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Unearthly Stranger

Unearthly Stranger (1963) Movie Poster
UK  •    •  78m  •    •  Directed by: John Krish.  •  Starring: John Neville, Philip Stone, Gabriella Licudi, Patrick Newell, Jean Marsh, Warren Mitchell.  •  Music by: Edward Williams.
        A series of scientists working on a new techology to facilitate man's conquest of space are killed in mysterious circumstances. Suspicion falls on the wife of another scientist on the project, who may not be what she seems.

Trailers:

   Length:  Languages:  Subtitles:
 1:46
 
 

Review:

Image from: Unearthly Stranger (1963)
Image from: Unearthly Stranger (1963)
Image from: Unearthly Stranger (1963)
Image from: Unearthly Stranger (1963)
Image from: Unearthly Stranger (1963)
Image from: Unearthly Stranger (1963)
Image from: Unearthly Stranger (1963)
Image from: Unearthly Stranger (1963)
Image from: Unearthly Stranger (1963)
Image from: Unearthly Stranger (1963)
Image from: Unearthly Stranger (1963)
Thank goodness they did not make this film in color. Certainly color would have made this film at the time less the masterpiece that the film is. Also color might have made us concentrate not on this first rate story and acting, but also the bare budget that this film most likely had.

While many have compared the film to Invasion of the Body Snatchers and I Married an Alien From Outer Space, I think that it has more in common with another film that was made the same year of 1963, The American production of The Day Mars Invaded Earth. Both films concern an alien entity basically fighting back in insidious ways to prevent scientists from the planet earth into invading their planet, and seem to infiltrate the Earth much the same way in both films.

What is intriguing about the film as I have written in my Summary title is its feminist angle. Years before women were demanding equal pay for equal work, this film presents a world where women are actually valued more as not being equal to men, but also as somewhat of a prized possession.

After our introduction of the main character, it is interesting to note that when we go back into flashback, we see men in suits scouring around doing their important work, while two women on a staircase are cleaning and scrubbing on the floors of this building, doing what can be described as menial work. The next is when we see the first victim meeting with his secretary played by Jean Marsh before her Upstairs Downstairs triumph. She appears to be the dutiful secretary of a smart man. Subordinate to his needs When we meet Patrick Newell who would later go on to fame playing Mother in The Avengers, an obnoxious investigator, he is making rather stupid comments about John Neville (the main character of the films) wife. Later on when we meet the wife she is playing the dutiful wife of our main protagonist, a stay at home woman of the time.

Yet in many ways the men, accept for Phillip Stone, are not shown to be so smart. Certainly the first victim of the film is careless in revealing what he has discovered. John Neville's character should have thought more clearly about getting married to someone who he has just met, also considering about the vital work and top secret work he is doing. He also shows rather immature behavior to his colleague played by Stone, when he does not apologize for his rude behavior when suggested that he should have done so. Patrick Newell seems very content to eat sweets while investigating, no doubt contributing to his considerable girth, plus appearing to be less than likable.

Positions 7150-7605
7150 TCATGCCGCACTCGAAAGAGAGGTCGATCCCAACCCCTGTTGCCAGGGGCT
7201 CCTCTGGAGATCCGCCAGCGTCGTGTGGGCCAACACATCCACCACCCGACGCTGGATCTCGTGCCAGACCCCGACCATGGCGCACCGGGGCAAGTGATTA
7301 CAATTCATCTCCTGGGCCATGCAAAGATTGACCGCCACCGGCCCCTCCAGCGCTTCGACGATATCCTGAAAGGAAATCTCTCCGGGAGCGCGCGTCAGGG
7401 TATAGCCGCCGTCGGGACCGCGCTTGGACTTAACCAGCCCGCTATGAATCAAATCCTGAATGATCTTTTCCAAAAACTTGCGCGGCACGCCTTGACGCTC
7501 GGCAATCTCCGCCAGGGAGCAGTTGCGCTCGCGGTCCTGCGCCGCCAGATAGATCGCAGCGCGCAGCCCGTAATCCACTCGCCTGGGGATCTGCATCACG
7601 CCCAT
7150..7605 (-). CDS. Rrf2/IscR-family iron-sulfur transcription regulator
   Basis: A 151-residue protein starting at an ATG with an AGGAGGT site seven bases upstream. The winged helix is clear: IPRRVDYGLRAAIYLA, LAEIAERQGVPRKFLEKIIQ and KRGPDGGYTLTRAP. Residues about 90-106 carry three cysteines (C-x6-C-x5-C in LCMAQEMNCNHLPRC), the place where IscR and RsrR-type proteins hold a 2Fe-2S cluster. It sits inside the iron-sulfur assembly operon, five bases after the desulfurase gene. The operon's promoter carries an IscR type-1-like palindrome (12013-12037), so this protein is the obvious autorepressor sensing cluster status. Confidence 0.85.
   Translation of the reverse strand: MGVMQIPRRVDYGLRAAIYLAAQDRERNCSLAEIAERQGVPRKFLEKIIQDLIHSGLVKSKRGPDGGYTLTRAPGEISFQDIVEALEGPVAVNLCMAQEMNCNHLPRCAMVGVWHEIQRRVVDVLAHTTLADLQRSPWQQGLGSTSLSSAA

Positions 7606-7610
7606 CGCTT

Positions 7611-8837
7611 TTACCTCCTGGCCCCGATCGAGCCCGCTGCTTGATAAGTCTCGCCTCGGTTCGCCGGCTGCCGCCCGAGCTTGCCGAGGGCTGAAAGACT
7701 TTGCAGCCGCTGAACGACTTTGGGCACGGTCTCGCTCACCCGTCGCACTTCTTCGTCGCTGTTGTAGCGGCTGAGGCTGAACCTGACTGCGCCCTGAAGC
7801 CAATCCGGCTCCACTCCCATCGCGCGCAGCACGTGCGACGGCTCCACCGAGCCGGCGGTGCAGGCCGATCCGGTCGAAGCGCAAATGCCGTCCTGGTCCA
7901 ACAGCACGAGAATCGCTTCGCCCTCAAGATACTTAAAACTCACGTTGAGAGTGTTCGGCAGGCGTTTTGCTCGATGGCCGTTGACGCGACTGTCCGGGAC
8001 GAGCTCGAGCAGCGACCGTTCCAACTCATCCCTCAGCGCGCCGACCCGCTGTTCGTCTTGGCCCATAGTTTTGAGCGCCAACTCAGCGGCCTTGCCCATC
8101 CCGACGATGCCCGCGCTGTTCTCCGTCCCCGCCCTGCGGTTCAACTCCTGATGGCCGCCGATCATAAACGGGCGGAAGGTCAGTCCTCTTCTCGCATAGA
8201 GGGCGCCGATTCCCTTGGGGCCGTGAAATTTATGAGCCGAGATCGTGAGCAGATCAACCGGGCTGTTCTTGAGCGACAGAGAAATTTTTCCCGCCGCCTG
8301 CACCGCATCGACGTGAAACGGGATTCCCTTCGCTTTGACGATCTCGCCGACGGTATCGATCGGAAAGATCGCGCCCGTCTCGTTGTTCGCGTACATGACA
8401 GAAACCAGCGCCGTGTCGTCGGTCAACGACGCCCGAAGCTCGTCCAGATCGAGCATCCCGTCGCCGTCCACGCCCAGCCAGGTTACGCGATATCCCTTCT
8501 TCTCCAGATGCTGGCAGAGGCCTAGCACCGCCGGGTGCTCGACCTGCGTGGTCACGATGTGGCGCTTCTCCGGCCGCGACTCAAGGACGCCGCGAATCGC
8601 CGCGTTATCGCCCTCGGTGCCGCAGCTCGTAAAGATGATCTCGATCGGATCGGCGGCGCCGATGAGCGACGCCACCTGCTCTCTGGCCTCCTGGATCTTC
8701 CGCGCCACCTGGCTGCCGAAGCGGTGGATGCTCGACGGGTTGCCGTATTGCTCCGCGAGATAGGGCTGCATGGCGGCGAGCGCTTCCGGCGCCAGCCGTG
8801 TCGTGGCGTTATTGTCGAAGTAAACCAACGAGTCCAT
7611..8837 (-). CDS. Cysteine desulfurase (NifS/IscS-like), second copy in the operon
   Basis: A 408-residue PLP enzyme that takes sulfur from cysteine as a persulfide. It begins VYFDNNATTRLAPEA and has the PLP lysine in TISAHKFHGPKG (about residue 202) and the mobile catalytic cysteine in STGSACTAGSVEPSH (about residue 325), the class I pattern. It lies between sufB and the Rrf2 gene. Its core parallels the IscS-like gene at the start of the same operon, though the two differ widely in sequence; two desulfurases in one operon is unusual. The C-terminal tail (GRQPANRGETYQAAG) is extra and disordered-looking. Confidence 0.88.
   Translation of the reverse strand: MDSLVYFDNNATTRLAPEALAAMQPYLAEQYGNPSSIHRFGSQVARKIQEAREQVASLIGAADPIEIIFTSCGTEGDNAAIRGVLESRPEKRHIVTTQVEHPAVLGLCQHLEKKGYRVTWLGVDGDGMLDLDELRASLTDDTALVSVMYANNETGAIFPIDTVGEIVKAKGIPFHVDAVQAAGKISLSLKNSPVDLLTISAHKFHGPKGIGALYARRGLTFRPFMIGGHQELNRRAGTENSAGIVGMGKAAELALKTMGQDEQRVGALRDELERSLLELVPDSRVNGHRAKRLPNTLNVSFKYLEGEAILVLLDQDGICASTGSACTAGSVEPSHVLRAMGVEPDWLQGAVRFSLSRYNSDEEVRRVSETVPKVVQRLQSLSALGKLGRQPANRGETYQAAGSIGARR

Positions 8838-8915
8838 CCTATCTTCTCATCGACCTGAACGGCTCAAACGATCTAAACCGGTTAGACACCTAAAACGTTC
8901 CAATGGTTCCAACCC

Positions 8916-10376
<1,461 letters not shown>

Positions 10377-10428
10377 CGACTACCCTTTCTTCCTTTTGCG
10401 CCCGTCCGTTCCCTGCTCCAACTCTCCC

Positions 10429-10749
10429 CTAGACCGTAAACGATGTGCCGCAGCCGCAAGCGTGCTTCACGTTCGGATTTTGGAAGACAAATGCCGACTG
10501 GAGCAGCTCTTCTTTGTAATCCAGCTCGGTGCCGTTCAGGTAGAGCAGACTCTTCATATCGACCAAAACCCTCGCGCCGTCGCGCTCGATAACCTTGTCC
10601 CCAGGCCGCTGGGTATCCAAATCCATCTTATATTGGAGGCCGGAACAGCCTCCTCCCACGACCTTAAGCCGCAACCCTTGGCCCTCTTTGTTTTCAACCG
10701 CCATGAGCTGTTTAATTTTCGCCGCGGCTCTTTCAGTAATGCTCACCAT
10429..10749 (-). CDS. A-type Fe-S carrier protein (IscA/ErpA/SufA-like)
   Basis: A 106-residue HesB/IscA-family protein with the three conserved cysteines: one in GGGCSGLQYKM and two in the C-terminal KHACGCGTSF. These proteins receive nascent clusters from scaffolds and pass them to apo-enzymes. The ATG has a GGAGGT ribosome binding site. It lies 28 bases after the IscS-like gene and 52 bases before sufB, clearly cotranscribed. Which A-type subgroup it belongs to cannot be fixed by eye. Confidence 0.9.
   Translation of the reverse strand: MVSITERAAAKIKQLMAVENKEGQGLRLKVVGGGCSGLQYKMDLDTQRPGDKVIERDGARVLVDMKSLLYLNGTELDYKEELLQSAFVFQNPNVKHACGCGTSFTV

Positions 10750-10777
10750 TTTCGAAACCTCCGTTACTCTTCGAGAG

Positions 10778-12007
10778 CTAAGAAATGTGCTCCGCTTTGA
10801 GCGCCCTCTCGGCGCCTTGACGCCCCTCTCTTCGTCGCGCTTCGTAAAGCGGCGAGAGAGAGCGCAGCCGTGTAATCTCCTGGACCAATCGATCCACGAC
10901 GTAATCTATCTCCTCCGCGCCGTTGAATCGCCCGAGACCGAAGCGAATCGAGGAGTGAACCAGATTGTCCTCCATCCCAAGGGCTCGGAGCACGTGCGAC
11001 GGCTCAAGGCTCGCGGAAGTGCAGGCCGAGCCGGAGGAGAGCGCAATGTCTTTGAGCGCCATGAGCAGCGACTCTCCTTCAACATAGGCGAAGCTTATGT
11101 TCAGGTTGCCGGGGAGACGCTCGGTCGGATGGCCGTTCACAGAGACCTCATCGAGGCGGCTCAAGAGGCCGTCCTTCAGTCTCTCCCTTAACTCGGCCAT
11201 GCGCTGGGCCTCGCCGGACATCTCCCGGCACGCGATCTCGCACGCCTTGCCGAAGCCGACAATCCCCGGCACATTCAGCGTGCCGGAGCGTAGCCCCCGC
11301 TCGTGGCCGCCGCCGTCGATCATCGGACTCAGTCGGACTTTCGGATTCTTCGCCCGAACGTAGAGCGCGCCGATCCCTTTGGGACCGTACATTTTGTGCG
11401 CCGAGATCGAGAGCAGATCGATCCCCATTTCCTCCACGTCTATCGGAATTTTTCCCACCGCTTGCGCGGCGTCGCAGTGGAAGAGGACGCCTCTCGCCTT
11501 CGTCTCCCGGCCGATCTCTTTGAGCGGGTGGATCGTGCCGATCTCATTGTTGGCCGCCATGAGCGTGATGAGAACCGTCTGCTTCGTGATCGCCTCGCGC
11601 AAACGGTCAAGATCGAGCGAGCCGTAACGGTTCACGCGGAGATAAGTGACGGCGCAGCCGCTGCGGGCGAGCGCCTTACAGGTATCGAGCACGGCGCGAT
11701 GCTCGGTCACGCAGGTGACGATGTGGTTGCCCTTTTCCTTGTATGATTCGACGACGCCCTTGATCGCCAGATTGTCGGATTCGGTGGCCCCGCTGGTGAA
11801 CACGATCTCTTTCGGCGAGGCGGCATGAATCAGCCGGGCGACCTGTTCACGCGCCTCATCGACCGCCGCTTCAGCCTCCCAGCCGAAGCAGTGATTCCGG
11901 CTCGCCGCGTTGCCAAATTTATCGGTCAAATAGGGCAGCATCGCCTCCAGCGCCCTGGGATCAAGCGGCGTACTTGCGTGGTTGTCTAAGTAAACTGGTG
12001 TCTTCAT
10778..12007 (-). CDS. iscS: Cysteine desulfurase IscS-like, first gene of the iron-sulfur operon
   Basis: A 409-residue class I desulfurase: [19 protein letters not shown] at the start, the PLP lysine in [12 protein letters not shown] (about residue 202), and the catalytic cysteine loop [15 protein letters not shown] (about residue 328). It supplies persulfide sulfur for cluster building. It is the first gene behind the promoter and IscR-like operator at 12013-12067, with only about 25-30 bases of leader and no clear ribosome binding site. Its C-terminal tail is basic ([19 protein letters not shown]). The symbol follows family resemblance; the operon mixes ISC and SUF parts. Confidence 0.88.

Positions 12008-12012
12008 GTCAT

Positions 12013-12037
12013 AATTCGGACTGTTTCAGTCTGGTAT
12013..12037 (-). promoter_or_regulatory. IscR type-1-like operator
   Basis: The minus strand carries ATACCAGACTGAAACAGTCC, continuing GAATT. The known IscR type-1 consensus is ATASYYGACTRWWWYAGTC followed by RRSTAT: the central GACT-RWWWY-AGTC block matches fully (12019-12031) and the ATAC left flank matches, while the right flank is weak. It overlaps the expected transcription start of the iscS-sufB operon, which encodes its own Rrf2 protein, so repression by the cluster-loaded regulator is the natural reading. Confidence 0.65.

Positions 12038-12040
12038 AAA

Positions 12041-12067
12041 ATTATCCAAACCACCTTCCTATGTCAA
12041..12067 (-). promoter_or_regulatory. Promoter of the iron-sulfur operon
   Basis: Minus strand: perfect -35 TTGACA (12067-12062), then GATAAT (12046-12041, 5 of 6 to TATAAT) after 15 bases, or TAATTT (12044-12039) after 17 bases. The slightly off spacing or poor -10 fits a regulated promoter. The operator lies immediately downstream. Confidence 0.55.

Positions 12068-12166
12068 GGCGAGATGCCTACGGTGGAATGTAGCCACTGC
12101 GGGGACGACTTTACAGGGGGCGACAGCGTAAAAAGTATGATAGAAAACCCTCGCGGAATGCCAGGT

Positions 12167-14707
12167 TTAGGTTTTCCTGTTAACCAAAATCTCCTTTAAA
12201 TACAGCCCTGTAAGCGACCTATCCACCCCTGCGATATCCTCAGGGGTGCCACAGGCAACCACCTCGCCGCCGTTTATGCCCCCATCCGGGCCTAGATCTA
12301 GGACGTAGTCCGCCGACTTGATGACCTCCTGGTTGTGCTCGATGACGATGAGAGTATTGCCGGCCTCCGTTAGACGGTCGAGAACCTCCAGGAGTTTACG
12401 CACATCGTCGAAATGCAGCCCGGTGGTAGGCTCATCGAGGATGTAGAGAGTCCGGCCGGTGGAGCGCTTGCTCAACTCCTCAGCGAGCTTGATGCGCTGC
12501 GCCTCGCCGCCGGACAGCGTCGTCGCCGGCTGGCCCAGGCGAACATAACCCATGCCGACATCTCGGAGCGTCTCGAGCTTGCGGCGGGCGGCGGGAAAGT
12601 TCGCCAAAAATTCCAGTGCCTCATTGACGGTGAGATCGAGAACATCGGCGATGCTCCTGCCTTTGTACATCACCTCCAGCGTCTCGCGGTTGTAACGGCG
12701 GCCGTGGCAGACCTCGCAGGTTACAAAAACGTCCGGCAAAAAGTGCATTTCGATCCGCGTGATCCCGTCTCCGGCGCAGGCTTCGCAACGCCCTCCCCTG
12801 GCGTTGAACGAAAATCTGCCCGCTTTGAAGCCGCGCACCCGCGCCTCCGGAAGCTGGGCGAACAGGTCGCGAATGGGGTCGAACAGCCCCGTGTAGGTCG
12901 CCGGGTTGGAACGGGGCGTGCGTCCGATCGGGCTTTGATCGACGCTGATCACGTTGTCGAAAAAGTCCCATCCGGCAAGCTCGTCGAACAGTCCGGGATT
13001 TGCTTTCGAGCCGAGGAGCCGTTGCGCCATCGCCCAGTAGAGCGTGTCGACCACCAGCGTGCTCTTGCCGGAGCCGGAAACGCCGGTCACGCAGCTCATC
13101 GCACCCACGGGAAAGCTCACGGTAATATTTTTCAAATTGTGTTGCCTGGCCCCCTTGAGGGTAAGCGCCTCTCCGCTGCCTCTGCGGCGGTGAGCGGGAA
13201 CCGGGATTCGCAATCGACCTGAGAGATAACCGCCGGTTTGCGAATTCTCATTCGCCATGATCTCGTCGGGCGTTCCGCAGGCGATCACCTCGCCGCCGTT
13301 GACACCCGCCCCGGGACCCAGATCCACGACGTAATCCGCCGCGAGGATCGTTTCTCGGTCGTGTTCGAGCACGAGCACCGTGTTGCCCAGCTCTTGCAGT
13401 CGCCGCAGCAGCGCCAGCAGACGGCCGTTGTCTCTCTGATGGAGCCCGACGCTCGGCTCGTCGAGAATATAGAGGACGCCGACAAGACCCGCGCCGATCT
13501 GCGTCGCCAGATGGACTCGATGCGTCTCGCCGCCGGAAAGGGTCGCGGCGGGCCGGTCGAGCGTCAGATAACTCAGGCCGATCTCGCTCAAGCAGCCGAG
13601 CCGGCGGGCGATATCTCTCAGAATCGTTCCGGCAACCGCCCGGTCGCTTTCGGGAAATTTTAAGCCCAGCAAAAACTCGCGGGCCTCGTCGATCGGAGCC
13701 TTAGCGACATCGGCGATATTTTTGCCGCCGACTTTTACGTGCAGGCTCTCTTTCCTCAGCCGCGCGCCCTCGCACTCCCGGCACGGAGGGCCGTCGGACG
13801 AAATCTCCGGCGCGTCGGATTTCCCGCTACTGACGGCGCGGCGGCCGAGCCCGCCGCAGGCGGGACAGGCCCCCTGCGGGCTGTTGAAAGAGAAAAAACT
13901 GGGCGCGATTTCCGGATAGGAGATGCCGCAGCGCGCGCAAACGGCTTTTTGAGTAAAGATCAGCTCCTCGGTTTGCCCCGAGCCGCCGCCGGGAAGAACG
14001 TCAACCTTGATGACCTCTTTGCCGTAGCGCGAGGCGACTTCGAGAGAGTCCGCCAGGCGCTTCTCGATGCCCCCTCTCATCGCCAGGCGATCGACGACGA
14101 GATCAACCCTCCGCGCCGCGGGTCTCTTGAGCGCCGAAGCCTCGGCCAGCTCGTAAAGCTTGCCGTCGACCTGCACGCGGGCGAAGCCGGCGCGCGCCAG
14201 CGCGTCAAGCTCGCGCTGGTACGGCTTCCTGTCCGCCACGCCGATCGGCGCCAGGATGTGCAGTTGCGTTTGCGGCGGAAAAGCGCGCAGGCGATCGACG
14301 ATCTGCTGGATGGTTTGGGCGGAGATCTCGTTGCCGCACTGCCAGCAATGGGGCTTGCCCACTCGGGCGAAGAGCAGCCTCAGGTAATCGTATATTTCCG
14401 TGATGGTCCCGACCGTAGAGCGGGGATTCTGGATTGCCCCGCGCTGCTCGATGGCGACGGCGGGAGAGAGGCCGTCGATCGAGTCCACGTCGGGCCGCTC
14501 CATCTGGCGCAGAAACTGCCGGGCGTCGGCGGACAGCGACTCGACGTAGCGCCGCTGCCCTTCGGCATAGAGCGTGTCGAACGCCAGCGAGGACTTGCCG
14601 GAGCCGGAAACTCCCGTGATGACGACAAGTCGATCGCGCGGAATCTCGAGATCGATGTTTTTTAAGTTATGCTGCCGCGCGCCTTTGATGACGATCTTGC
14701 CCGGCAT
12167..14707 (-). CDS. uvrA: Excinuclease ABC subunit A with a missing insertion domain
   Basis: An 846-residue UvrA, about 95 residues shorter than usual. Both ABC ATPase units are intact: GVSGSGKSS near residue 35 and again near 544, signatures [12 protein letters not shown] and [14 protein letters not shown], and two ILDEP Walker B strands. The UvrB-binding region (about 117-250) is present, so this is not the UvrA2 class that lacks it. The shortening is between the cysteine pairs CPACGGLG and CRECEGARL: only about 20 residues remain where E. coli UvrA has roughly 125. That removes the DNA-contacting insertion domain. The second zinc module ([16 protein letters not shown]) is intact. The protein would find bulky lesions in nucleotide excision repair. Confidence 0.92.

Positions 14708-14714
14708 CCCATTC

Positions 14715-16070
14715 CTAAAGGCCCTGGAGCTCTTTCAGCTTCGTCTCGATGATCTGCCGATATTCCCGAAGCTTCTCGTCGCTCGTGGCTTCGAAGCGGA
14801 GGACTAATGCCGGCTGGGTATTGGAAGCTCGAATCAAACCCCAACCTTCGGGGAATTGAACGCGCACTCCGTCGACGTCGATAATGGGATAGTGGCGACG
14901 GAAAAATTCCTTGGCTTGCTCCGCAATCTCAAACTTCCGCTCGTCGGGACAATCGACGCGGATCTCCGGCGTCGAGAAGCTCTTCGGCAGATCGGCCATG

Stones character will turn out to be the savior of the film in some ways, as he rescues Neville;s character from certain death. While Neville is intelligent, it is Stone who is portrayed really as perhaps one of few who can save mankind, with his rational thinking.

Gabriella Lucidi the wife, who made very few film appearances is effective in her brief time on screen as the alien form who has succumbed to be a female human being, and who later will be denounced as having been weak and not like the other stronger beings that are among the humans on earth. As a woman, Gabriella Lucidi's character it is suggested may really be the woman of the past. Not content really to be subservient to a man's needs. The children probably fear her because they realize that with women like her, they would probably not have been born, and are more aware of the threat that her kind is.

Until his death in the film, we are somewhat led to believe that Patrick Newell's character is the real villain, the surprise of course is that it is Jean Marsh, who by declaring that not all of her life forms are like Neville's supposed wife, is suggesting really the coming of a new woman, one who may not wish to be subordinate to men.

If one does not think that this might be the true about this film, the ending of the film, with the eight or so women, who are just staring at the two main male leads, suggesting that they are alien life forms as well, should really leave no doubt. Why have these life forms not been shown to take the forms of men? As for the ending, I don't think that it is meant as an idea that our two men are doomed, but more of a symbol of 'they are among us,'


Review by kuciak from the Internet Movie Database.